Sunday, January 25, 2009

Author Interview with Judy Christenberry

Please welcome one of Harlequin American's most popular authors Judy Christenberry. Along with writing several best-selling series for the American Romance line Judy also pens cowboy stories for Harlequin Romance.

How long have you been published?
Twenty years as of 2008

What advice would you give a new writer just starting out?
Write. That’s the most important thing. You may not like what you write, but that’s the building blocks to everything. Your couple can’t have a happy ending if you don’t get to the end.
What's the strangest thing you've ever eaten?
I don’t eat strange things! Nothing that swims, and I don’t write about vegetarians or other eating habits I don’t understand.

What comes first: the plot or the characters?
I don’t do characters sketches for my hero and heroine. Once I establish them, I try to stay consistent.

Do you ever suffer from writer's block? If so, what do you do about it?
No, I’ve always had deadlines and I never had time for writer’s block. Usually, if I know where the book is going, I can keep on writing.

What books or authors have most influenced your own writing?
I loved reading Zane Gray, but I was always frustrated about the romance. Now I write about cowboys who have a believable romance. Georgette Heyer was a big influence on my regency romances, and Nora Roberts, because her characters always come to life for me.

Do you re-read your books once they're in print?

What is your work schedule like when you are writing?
I write about a chapter a day, which is sixteen pages. I usually write four days a week, although sometimes more if I need to. Since I write for two lines, Harlequin American Romance and Harlequin Romance, sometimes the deadlines can be very close together.

How many books have you written?
85 for Harlequin, and 10 for other publishers

Which is your favorite?
The Lemon Cake, my first Regency romance for Harlequin. When the editor said she only wanted me to change two things – a description of an aunt and one other minor detail – I was thrilled. It was a difficult book to write but easy to get to print.

What did you do career-wise before becoming an author?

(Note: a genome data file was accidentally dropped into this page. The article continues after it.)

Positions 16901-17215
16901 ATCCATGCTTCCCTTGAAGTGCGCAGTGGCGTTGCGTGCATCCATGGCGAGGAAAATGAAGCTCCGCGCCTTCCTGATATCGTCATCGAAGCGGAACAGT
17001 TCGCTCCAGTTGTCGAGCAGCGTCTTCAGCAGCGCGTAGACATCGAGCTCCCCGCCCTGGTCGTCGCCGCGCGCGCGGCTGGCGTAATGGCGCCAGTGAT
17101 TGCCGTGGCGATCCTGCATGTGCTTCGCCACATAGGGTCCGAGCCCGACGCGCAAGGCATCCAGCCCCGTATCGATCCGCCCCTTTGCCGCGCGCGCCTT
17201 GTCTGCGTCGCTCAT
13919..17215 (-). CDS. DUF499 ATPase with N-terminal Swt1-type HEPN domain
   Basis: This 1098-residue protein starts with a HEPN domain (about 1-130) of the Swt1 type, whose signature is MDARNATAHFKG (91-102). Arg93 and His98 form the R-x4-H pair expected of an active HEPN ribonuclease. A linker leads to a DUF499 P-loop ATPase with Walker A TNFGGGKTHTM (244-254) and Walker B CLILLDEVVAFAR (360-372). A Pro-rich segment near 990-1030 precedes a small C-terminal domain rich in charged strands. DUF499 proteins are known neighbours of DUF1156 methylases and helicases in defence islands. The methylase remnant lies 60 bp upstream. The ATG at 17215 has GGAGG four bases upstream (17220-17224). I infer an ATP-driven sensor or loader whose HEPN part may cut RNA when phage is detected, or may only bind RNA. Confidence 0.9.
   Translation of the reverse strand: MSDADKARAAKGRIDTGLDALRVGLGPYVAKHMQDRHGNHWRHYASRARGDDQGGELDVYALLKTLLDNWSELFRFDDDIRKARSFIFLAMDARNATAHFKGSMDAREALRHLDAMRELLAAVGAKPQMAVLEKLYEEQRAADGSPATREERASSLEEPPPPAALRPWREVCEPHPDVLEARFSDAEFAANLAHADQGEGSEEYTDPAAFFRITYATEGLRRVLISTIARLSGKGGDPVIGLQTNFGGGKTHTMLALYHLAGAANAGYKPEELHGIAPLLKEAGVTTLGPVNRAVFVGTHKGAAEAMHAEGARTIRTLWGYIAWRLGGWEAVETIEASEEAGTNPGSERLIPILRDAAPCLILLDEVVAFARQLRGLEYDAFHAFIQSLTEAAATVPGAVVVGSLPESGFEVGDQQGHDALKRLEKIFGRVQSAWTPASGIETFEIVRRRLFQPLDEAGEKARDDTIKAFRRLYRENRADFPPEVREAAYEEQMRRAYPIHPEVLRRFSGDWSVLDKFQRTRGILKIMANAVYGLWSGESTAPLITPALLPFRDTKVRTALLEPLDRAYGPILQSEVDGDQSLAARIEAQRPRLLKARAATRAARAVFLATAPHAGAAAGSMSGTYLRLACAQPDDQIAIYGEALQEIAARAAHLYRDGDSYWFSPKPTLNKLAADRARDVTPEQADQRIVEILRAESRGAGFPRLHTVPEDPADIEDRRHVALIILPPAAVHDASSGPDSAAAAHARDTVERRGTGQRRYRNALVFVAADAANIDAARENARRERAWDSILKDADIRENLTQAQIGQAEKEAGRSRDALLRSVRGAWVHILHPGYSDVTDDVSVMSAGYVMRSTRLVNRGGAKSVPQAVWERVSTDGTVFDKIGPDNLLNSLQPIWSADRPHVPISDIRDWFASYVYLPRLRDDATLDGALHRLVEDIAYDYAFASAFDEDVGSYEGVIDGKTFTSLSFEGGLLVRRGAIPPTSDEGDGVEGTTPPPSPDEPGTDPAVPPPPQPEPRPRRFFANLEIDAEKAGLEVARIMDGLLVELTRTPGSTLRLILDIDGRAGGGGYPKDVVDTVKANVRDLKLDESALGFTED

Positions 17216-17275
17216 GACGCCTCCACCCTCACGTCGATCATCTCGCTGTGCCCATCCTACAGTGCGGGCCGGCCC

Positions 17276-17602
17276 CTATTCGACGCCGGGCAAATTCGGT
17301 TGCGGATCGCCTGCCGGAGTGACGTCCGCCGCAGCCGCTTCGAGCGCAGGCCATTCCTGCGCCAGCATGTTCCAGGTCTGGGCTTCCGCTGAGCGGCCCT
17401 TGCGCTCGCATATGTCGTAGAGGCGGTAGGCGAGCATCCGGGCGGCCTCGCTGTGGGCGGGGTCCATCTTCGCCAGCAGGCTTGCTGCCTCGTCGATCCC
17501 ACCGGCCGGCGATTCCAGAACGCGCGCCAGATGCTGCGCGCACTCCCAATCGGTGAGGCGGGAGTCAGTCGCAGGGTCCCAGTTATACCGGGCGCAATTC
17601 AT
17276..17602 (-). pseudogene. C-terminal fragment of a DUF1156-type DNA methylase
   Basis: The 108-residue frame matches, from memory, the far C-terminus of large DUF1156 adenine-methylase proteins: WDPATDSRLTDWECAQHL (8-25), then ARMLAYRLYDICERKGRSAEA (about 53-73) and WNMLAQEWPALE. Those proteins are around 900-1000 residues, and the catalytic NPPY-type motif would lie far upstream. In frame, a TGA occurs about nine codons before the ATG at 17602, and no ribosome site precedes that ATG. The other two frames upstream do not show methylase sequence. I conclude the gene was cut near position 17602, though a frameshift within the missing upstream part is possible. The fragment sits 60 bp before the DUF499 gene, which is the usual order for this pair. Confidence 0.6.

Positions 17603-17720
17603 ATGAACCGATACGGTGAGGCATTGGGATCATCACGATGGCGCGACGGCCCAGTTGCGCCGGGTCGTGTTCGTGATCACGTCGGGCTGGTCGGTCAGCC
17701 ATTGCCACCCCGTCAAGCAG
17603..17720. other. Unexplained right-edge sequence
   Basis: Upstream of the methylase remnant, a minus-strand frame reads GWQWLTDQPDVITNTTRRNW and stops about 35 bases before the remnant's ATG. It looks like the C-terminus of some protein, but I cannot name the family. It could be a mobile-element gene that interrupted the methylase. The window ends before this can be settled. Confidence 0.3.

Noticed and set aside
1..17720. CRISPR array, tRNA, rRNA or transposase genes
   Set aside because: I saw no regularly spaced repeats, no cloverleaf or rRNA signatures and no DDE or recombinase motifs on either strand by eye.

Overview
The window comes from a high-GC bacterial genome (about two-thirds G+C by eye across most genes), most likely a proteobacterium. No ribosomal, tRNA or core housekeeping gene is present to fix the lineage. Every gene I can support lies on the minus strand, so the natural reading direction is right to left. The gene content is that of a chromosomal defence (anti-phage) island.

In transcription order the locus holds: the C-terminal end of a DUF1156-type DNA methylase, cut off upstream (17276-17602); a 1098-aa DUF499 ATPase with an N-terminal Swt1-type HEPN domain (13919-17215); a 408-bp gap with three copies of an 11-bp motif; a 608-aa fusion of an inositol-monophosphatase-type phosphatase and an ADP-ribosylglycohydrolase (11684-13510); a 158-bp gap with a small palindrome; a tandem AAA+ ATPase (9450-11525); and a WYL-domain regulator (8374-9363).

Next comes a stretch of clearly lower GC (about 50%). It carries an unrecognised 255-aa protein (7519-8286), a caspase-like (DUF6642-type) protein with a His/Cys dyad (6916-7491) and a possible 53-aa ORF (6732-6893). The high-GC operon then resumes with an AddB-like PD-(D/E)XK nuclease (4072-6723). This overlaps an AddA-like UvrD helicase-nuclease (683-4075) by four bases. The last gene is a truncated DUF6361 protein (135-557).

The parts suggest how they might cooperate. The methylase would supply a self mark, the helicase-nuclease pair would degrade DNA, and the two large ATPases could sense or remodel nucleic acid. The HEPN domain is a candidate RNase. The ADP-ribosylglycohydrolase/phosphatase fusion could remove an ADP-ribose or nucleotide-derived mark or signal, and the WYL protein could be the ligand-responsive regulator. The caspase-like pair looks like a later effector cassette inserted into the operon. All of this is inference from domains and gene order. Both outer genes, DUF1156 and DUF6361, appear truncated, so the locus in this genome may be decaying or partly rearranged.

I taught high school French for twelve years in Highland Park, Texas, and before that I taught eight years in middle school.

How has the American Romance line changed since you first began writing for it?
The first thing I learned when I sold to American was that good heroines don’t cry very often. Unlike real people, they can’t be emotional watering buckets. When my editor told me she wanted humor, I was relieved. I could write humorous scenes that people could really enjoy reading. After I wrote my first Randall book, my editor told me that although she didn’t like cowboys very much, they really sold well, so that’s what she wanted me to write.

Who's you're personal hero--past or present?
Many of my books are based on my late father. Not only did he have great integrity, but he was an outdoorsman and a firefighter. He was raised on a farm in East Texas.

If you could go anywhere in the world where would it be?
I’d love to go back to Wyoming. The only time I went there I visited the small town I based my Christmas book on. The actual town was very different, much more rural and smaller than I’d imagined. Now I make up all my towns.

If you were locked in a closet for one hour who would you want in there with you
Someone with a flashlight, so I could read!

If you were stranded on a deserted Island what kind of hero would you want with you--A Cowboy, a Viking Warrior, a CEO, a Forensics investigator, a Chef or an Accountant?
A cowboy, of course!



Anonymous said...


Let me say again what an inspiration you are to all of us. When I first sold in 1999, Melissa Jeglinski asked me who I'd read lately, and it was you. You are also a "first buy" for my friend Julie.

So thanks for 20 years of great books.

Michele Dunaway

Linda Warren said...

What a amazing career. I wish you twenty more years of writing wonderful books.
I love the line about writer's block. "I have deadlines. I don't have time for writer's block." I'm going to remember that.
Linda Warren

shelley galloway said...


Thank you so much for visiting the blog and participating in an interview! I remember the exact moment I met you several years ago at an RWA national conference-I was sitting behind you, so excited about being a brand new HAR author and you turned around and visited with me! You couldn't have been nicer or more gracious to a very tongue-tied author!

Perhaps one day we'll get to visit in person again!


Estella said...

I'd take the cowboy, too!